My Tanzania – Q&A with safari guide Hamza Mmole at Chada Katavi Lodge
On her recent educational trip to Tanzania’s western parks of Katavi and Mahale, Lucinda took the chance to chat to Hamza Mmole guide/manager at Chada Katavi Lodge.
How long have you been guiding?
I started with Nomad Safaris in 2006, working front of house and hosting, which gave them the chance to see if I would be suitable as a guide. I was, and trained with Nomad, qualifying in 2008.
What led you to becoming a guide?
I grew up seeing wildlife as my father was a ranger in the Selous Game Reserve – the animals were like my family! After I finished school I wanted to study wildlife management to become a ranger like my father. He explained some of the advantages and disadvantages which made me think to try something different, but also with animals.
Where have you guided other than in Katavi?
Mainly in the south and west, so Selous and little bit in Ruaha and Mahale. In the north I do relief work as a host and walking scout when others are on leave.
Which is your favourite wildlife area?
There are two – Selous and Mahale. Mahale is special because of the chimps and the rain forest. It’s like you are dealing with something unique that you don’t find elsewhere in the country. In Selous you have more options and freedom as a guide. It’s normal there to go off-road and combine activities (such as wildlife drives, walking safaris and boat cruises). There’s lots of different habitats too – small hills, rivers, permanent water, forested areas. And of course I have known it from childhood – and I love fishing.
Most memorable guiding moment?
Actually, there are two. In Selous it was an elephant encounter on a morning wildlife drive just after some rain. I had honeymooners in the car and we were going to the hot springs. On the way we came across an elephant in the road having a mud bath. So I switched the engine off about 15 metres away; he was very relaxed and enjoying himself. When we wanted to move I tried to go around him. He didn’t like that. He came straight to the car, I switched off, he stopped about 3 metres away, and walked off.
We stayed another five minutes and then tried again. He came again and walked around the car, stopped in front of it – sniffing from the bonnet up to the steering wheel, which I was holding. Then he sprayed everywhere – his trunk was full of mud and we were all covered! I couldn’t believe it. I didn’t know, but the honeymoon couple had bowed down in their chairs, hiding themselves. When they stood up, they had no idea what had gone on – asking what had happened to my face. I asked what had happened to their hair!
In Mahale it was my first week with the chimps. We watched two young boys playing and showing off in front of some females – I was busy taking notes. A young chimpanzee called Orion, named after one of the stars, was coming towards me. The other guides knew him and that he’s more active and can be more aggressive than the others. They spotted him coming down from the tree but didn’t want to tell me that he could be like this – they wanted to see what would happen.
I was between Orion and the two young ones playing. Mwiga, one of the other guides gave me his identifying marks, his name and details. So I was busy looking at him and making notes and taking pictures etc. After five minutes he stood up, walked away, and came back with a branch from a dead tree, dragging it towards the two boys, who ran away. The only thing Orion could see was me – so I got whacked on the back. Two days later he did exactly the same thing! That was my first memory, but the other was to be hugged by a male chimp known as Darren. Just proves what different characters they have.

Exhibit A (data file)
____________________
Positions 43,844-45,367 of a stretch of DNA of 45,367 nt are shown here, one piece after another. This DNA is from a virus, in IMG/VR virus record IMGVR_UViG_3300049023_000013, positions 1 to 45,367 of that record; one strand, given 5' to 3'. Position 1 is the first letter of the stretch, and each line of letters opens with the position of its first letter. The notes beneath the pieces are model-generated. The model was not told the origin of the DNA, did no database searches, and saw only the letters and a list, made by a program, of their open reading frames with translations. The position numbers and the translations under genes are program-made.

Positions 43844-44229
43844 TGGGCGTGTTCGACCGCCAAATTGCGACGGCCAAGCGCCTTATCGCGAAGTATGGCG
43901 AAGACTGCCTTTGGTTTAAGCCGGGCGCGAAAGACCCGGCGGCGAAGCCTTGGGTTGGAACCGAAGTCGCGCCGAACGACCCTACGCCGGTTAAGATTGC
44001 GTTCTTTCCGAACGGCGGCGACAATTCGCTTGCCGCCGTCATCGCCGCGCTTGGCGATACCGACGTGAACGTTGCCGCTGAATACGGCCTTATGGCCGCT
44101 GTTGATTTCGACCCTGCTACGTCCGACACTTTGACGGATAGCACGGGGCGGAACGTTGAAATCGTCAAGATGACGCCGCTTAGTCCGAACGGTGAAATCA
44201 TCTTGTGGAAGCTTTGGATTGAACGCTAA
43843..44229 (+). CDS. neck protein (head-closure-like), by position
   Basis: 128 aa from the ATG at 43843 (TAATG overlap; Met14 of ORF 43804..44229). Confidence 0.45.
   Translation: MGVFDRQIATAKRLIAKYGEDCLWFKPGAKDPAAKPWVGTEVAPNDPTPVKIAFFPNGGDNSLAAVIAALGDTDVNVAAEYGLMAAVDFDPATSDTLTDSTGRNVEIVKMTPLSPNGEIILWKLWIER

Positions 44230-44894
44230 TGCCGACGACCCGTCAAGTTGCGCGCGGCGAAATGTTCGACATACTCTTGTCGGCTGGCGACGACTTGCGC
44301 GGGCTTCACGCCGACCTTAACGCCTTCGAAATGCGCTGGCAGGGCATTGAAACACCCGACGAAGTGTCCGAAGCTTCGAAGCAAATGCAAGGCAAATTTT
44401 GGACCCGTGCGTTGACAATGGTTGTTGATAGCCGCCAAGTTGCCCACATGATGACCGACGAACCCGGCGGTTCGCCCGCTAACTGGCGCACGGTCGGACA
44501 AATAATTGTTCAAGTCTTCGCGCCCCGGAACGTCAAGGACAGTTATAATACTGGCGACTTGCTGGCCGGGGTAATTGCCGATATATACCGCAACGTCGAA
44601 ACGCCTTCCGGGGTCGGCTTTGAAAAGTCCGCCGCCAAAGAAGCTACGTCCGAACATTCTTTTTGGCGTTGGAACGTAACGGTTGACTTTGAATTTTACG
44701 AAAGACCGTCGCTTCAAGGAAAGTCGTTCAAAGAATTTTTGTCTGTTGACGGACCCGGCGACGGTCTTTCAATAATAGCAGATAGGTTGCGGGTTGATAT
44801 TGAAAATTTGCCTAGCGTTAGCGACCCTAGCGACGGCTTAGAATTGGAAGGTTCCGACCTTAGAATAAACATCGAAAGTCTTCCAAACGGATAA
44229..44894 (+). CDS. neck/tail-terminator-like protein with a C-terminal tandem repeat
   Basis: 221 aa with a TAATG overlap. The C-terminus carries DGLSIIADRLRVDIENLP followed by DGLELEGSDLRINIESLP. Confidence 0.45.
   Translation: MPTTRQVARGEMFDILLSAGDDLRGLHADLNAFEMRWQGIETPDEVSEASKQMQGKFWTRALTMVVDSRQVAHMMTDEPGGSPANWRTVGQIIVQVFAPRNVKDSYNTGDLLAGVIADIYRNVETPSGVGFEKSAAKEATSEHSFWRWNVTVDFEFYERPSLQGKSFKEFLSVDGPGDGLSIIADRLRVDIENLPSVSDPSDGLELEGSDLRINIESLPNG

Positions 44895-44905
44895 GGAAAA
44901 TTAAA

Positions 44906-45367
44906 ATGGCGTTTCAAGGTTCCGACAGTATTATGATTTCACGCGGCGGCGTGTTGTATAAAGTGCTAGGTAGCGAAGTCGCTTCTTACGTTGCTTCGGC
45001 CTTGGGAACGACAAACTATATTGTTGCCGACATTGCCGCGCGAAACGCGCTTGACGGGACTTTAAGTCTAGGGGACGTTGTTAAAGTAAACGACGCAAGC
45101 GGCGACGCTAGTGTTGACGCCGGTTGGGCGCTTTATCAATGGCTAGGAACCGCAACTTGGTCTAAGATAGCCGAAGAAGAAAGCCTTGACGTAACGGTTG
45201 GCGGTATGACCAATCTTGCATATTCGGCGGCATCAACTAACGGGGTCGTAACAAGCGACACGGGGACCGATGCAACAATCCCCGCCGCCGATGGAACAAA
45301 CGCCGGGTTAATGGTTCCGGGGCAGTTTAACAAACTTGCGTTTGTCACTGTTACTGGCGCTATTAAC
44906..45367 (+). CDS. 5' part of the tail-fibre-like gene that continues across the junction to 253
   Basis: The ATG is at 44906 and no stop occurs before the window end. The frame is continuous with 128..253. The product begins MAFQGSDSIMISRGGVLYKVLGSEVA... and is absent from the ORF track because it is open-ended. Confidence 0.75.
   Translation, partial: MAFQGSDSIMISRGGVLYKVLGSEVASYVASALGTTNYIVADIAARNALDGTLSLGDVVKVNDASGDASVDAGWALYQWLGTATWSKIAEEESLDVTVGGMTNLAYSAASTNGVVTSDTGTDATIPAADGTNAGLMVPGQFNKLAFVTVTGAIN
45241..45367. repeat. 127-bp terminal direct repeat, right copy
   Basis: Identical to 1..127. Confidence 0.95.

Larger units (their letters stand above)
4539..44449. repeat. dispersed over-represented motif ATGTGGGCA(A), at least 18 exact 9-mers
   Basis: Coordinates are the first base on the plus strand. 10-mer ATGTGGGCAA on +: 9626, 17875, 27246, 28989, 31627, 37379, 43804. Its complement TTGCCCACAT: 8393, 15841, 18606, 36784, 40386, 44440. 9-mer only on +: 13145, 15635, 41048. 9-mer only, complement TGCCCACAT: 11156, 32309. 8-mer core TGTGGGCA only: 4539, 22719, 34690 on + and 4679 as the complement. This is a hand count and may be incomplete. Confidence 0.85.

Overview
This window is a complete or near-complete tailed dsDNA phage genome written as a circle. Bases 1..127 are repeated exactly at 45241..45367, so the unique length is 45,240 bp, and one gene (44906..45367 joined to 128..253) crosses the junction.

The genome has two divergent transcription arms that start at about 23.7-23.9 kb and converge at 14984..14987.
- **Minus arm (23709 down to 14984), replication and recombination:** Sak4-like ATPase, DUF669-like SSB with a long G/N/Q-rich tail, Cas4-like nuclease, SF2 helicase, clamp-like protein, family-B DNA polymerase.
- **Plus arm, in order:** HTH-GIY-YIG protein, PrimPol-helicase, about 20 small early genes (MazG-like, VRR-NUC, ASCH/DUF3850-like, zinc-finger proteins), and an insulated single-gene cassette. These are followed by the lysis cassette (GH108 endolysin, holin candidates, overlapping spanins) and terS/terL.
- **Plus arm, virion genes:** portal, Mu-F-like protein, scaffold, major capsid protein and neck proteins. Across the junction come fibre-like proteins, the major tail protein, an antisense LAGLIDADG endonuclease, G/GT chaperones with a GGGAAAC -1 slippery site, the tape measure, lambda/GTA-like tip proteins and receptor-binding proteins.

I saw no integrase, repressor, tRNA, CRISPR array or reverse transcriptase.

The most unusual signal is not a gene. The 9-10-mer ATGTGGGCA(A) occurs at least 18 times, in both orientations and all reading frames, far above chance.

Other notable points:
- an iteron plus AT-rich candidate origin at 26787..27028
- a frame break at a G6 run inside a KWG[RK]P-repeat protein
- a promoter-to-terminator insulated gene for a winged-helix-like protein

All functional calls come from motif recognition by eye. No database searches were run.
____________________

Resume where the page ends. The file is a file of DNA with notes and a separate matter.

What do you think is the main challenge you face as a safari guide?
It depends on the area and type of guests. For example, in the Serengeti there is lots of wildlife. Guests know this, and they want to see it – especially if it is their first time in Africa and they have been told it is the best place to see everything and the Big 5. That can be a challenge. Sometimes you will have first-time guests sharing a vehicle with those who have been on lots of safaris. As a guide you have to manage that too, when they want to see different things. Then you also have different languages – you understand the English, but you can’t pick up on what the German or French for example, are talking about.
So essentially, reading people is the challenge. Nomad make sure as guides we all meet up once a year and discuss the challenges and the best way to deal with them – which helps.
Where would you most like to visit – in Tanzania, and further afield?
In Tanzania it is hard for me to choose since there are many places I haven’t been to but would like to go – every corner we have wildlife. I’d love to go to Rwanda to see gorillas to see the difference between them and chimpanzees. Essentially anywhere with wildlife – I’m not a city boy!
What is your favourite time of year in Katavi?
Mid-June to mid-September is the best time for weather and wildlife sightings. To be honest it is common to get back in the camp after four hours having seen leopard, lion, buffalo, roan, hippo, crocodiles etc.
Do you have a favourite Nomad Safaris’ camp?
I haven’t spent time in Lamai Serengeti, so it might be different but I love the mobiles. Those are my favourite.
Do you have a favourite sundowner spot?
At Mahale with the sun setting over the lake. I know in Ruaha, Tarangire, and Selous there are nice sunsets over the river or with baobabs but for me, Mahale is the best.
What is the best part of your job?
I love walking safaris. That is why I spend so much time in the walking camps.
Any questions on a Tanzania safari?
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